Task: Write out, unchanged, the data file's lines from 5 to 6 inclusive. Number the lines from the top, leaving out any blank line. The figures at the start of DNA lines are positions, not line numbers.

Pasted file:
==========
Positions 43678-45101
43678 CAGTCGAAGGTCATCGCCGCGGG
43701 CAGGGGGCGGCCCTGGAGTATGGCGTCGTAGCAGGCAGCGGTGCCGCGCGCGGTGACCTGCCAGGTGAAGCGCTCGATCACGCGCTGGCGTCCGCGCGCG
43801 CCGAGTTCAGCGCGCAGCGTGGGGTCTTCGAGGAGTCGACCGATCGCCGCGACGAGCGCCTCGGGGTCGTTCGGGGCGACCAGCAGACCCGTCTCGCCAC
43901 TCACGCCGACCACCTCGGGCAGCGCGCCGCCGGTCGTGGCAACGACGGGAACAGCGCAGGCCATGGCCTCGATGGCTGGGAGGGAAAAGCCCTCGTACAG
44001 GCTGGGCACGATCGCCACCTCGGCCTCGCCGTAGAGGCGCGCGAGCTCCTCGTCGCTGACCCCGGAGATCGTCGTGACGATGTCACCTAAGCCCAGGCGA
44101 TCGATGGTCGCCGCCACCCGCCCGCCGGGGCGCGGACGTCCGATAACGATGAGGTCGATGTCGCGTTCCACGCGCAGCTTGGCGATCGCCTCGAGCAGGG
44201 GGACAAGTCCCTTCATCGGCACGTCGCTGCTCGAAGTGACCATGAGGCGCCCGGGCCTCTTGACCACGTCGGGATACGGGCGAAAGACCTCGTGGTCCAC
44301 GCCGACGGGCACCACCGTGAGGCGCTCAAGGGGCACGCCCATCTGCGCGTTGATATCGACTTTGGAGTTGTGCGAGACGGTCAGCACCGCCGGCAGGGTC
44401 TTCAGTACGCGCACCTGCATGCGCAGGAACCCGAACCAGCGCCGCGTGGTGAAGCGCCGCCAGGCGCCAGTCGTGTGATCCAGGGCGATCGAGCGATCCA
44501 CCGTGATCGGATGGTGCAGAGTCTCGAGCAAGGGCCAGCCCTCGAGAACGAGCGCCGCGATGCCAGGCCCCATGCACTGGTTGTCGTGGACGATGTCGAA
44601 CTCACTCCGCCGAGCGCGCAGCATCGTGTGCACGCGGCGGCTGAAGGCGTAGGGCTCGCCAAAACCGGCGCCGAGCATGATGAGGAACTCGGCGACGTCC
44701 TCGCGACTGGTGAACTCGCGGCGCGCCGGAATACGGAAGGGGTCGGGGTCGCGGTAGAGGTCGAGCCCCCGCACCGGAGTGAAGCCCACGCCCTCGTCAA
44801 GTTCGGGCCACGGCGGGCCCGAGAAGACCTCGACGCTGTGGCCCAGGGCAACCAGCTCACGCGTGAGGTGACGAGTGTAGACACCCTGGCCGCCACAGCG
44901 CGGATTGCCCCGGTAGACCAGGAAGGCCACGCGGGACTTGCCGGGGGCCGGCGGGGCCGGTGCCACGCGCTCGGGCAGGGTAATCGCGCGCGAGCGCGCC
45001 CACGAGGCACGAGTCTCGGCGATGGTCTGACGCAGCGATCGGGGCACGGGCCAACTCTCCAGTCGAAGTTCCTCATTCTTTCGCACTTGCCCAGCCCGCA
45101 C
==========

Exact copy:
43901 TCACGCCGACCACCTCGGGCAGCGCGCCGCCGGTCGTGGCAACGACGGGAACAGCGCAGGCCATGGCCTCGATGGCTGGGAGGGAAAAGCCCTCGTACAG
44001 GCTGGGCACGATCGCCACCTCGGCCTCGCCGTAGAGGCGCGCGAGCTCCTCGTCGCTGACCCCGGAGATCGTCGTGACGATGTCACCTAAGCCCAGGCGA